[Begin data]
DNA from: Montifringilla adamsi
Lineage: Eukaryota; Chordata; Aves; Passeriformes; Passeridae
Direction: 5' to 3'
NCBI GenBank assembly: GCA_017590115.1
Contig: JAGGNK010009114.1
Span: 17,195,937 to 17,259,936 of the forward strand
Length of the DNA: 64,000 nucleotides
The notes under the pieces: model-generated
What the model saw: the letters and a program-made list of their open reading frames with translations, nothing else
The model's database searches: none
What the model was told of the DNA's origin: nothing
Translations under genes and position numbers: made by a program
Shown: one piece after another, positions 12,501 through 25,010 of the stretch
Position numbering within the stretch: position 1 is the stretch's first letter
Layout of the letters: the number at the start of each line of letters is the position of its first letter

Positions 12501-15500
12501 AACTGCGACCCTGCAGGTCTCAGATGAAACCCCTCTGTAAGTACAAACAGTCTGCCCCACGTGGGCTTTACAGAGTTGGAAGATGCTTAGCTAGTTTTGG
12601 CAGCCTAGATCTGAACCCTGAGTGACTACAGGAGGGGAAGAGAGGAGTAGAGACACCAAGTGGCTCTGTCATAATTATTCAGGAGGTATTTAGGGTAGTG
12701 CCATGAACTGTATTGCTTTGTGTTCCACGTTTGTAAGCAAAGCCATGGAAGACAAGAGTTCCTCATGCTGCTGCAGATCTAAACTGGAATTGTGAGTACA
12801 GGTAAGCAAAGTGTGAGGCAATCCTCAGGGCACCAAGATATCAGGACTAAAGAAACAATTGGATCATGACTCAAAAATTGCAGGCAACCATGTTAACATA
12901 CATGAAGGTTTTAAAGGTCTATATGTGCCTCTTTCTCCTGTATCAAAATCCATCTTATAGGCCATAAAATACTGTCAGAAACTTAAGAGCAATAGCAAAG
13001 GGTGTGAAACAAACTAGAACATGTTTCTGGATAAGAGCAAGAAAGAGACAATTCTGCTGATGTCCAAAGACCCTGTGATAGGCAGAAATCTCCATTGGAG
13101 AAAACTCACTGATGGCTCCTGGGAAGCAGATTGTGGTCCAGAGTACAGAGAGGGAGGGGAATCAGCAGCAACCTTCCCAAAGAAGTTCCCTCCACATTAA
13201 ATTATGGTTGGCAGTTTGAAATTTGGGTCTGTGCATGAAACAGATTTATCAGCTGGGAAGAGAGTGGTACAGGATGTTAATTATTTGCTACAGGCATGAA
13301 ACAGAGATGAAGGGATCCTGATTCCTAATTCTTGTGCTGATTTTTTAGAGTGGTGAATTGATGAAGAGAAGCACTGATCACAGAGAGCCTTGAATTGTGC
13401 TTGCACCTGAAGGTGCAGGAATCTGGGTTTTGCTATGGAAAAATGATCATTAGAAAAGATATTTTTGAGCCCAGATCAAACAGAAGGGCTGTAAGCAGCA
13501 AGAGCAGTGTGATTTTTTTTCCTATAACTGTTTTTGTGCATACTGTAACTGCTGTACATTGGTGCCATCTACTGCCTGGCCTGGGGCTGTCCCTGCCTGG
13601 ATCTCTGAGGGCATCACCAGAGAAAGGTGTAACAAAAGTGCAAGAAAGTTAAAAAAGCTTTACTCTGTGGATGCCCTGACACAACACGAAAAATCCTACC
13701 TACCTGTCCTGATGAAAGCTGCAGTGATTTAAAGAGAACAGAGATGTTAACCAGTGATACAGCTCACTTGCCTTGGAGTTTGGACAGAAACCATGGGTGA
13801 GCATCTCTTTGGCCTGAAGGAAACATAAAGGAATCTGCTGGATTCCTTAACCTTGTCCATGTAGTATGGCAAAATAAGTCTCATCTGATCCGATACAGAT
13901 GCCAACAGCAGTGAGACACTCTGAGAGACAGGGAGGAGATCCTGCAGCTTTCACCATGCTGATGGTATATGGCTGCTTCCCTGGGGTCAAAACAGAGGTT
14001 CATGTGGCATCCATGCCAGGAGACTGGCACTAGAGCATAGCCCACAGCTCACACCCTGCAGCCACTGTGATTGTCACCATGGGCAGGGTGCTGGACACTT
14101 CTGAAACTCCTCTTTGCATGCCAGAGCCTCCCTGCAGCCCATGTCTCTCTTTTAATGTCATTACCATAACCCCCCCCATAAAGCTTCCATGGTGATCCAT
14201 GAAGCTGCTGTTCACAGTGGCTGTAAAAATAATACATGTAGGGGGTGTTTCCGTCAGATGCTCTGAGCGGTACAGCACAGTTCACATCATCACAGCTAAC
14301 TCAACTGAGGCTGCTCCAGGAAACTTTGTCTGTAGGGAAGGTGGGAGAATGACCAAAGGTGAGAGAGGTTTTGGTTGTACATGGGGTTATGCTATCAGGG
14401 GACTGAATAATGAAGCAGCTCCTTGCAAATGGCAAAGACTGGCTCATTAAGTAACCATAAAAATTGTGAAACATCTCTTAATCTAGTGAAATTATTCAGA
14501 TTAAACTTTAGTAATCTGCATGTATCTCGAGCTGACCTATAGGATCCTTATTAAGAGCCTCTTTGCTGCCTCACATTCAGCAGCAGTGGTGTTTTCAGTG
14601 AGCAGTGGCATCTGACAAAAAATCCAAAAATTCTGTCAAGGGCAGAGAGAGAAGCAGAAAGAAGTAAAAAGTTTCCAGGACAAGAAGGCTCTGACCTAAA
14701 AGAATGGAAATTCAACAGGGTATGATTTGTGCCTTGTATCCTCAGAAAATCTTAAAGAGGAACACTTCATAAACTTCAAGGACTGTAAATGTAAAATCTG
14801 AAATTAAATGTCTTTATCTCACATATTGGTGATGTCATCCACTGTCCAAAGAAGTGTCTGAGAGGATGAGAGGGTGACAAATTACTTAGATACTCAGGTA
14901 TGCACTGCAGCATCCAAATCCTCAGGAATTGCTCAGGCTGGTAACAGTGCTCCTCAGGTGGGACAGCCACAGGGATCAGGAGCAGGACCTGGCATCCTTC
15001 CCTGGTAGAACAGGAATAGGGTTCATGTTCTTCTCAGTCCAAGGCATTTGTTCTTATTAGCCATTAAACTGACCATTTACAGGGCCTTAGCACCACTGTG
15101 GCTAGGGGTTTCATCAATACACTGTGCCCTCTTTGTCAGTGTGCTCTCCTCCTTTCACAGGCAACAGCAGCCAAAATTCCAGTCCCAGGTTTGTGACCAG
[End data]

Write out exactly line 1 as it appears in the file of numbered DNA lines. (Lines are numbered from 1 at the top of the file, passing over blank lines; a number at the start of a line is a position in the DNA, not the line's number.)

DNA from: Montifringilla adamsi